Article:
U.S. Markets closed

Dividend Investors: Don't Be Too Quick To Buy C-Com Satellite Systems Inc. (CVE:CMI) For Its Upcoming Dividend

Simply Wall St

Regular readers will know that we love our dividends at Simply Wall St, which is why it's exciting to see C-Com Satellite Systems Inc. (CVE:CMI) is about to trade ex-dividend in the next 3 days. This means that investors who purchase shares on or after the 6th of February will not receive the dividend, which will be paid on the 21st of February.

C-Com Satellite Systems's upcoming dividend is CA$0.013 a share, following on from the last 12 months, when the company distributed a total of CA$0.05 per share to shareholders. Based on the last year's worth of payments, C-Com Satellite Systems has a trailing yield of 2.8% on the current stock price of CA$1.8. We love seeing companies pay a dividend, but it's also important to be sure that laying the golden eggs isn't going to kill our golden goose! So we need to investigate whether C-Com Satellite Systems can afford its dividend, and if the dividend could grow.

See our latest analysis for C-Com Satellite Systems

If a company pays out more in dividends than it earned, then the dividend might become unsustainable - hardly an ideal situation. Last year C-Com Satellite Systems paid out 110% of its profits as dividends to shareholders, suggesting the dividend is not well covered by earnings. That said, even highly profitable companies sometimes might not generate enough cash to pay the dividend, which is why we should always check if the dividend is covered by cash flow.

It's good to see that while C-Com Satellite Systems's dividends were not covered by profits, at least they are affordable from a cash perspective. Still, if the company repeatedly paid a dividend greater than its profits, we'd be concerned. Extraordinarily few companies are capable of persistently paying a dividend that is greater than their profits.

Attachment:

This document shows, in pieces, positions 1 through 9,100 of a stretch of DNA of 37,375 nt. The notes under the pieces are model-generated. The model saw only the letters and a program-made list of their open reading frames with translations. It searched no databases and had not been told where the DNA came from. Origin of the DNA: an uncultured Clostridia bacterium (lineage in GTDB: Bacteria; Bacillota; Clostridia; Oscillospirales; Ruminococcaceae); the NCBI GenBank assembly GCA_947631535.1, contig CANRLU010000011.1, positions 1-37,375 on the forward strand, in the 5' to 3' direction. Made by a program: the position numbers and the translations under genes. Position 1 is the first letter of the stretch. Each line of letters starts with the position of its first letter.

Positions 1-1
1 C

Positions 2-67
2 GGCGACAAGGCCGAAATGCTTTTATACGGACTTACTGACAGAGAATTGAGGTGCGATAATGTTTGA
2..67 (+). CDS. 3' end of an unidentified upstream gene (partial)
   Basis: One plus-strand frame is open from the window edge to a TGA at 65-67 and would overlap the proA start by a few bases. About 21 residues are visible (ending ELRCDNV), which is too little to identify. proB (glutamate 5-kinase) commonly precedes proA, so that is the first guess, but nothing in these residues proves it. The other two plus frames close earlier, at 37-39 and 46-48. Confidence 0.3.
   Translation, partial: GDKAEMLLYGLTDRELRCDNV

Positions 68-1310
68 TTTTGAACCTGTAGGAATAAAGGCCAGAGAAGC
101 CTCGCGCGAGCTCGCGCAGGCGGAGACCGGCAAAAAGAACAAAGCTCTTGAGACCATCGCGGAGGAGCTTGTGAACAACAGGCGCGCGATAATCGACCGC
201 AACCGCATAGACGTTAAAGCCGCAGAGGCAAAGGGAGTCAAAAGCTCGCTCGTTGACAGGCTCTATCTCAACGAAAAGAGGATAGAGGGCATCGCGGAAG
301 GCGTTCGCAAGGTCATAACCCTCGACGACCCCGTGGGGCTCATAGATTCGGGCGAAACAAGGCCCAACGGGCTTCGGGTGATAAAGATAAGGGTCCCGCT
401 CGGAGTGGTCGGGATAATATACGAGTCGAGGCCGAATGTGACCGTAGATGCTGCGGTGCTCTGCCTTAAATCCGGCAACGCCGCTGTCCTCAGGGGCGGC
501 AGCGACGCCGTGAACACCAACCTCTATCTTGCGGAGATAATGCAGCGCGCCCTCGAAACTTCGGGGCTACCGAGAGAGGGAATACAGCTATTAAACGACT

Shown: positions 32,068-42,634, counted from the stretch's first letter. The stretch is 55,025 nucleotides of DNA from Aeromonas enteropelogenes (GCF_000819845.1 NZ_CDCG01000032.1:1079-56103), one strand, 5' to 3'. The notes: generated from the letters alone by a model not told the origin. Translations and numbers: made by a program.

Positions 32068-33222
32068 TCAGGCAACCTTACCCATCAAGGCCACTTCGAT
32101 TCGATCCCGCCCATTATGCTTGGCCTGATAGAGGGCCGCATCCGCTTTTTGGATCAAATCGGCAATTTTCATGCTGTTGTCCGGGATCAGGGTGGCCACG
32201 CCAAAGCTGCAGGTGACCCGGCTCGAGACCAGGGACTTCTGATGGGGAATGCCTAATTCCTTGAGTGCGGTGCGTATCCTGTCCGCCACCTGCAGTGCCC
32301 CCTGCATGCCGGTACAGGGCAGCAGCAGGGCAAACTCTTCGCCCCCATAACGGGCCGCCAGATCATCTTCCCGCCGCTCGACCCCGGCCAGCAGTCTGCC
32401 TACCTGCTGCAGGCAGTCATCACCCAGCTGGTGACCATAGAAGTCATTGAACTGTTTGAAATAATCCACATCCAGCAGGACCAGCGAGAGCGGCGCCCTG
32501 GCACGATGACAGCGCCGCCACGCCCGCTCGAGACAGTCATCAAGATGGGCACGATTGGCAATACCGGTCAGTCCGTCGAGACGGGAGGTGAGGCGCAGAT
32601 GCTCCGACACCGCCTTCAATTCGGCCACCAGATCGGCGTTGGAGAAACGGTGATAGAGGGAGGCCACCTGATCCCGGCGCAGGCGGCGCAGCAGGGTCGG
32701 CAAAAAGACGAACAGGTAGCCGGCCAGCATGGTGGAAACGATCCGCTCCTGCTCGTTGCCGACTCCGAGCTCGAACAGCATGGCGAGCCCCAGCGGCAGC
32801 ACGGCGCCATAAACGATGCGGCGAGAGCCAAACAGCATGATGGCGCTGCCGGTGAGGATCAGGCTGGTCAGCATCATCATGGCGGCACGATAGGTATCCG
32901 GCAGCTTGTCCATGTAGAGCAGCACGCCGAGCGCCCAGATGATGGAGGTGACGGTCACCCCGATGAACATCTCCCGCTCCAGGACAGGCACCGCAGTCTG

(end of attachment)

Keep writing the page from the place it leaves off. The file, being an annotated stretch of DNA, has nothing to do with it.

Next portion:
Click here to see how much of its profit C-Com Satellite Systems paid out over the last 12 months.

TSXV:CMI Historical Dividend Yield, February 2nd 2020

Have Earnings And Dividends Been Growing?

When earnings decline, dividend companies become much harder to analyse and own safely. Investors love dividends, so if earnings fall and the dividend is reduced, expect a stock to be sold off heavily at the same time. With that in mind, we're discomforted by C-Com Satellite Systems's 15% per annum decline in earnings in the past five years. Such a sharp decline casts doubt on the future sustainability of the dividend.

Another key way to measure a company's dividend prospects is by measuring its historical rate of dividend growth. C-Com Satellite Systems has delivered an average of 6.6% per year annual increase in its dividend, based on the past eight years of dividend payments. The only way to pay higher dividends when earnings are shrinking is either to pay out a larger percentage of profits, spend cash from the balance sheet, or borrow the money. C-Com Satellite Systems is already paying out 110% of its profits, and with shrinking earnings we think it's unlikely that this dividend will grow quickly in the future.

The Bottom Line

Should investors buy C-Com Satellite Systems for the upcoming dividend? Not only are earnings per share declining, but C-Com Satellite Systems is paying out an uncomfortably high percentage of both its earnings and cashflow to shareholders as dividends. This is a clearly suboptimal combination that usually suggests the dividend is at risk of being cut. If not now, then perhaps in the future. It's not the most attractive proposition from a dividend perspective, and we'd probably give this one a miss for now.

Want to learn more about C-Com Satellite Systems's dividend performance? Check out this visualisation of its historical revenue and earnings growth.

We wouldn't recommend just buying the first dividend stock you see, though. Here's a list of interesting dividend stocks with a greater than 2% yield and an upcoming dividend.

If you spot an error that warrants correction, please contact the editor at editorial-team@simplywallst.com. This article by Simply Wall St is general in nature. It does not constitute a recommendation to buy or sell any stock, and does not take account of your objectives, or your financial situation. Simply Wall St has no position in the stocks mentioned.

We aim to bring you long-term focused research analysis driven by fundamental data. Note that our analysis may not factor in the latest price-sensitive company announcements or qualitative material. Thank you for reading.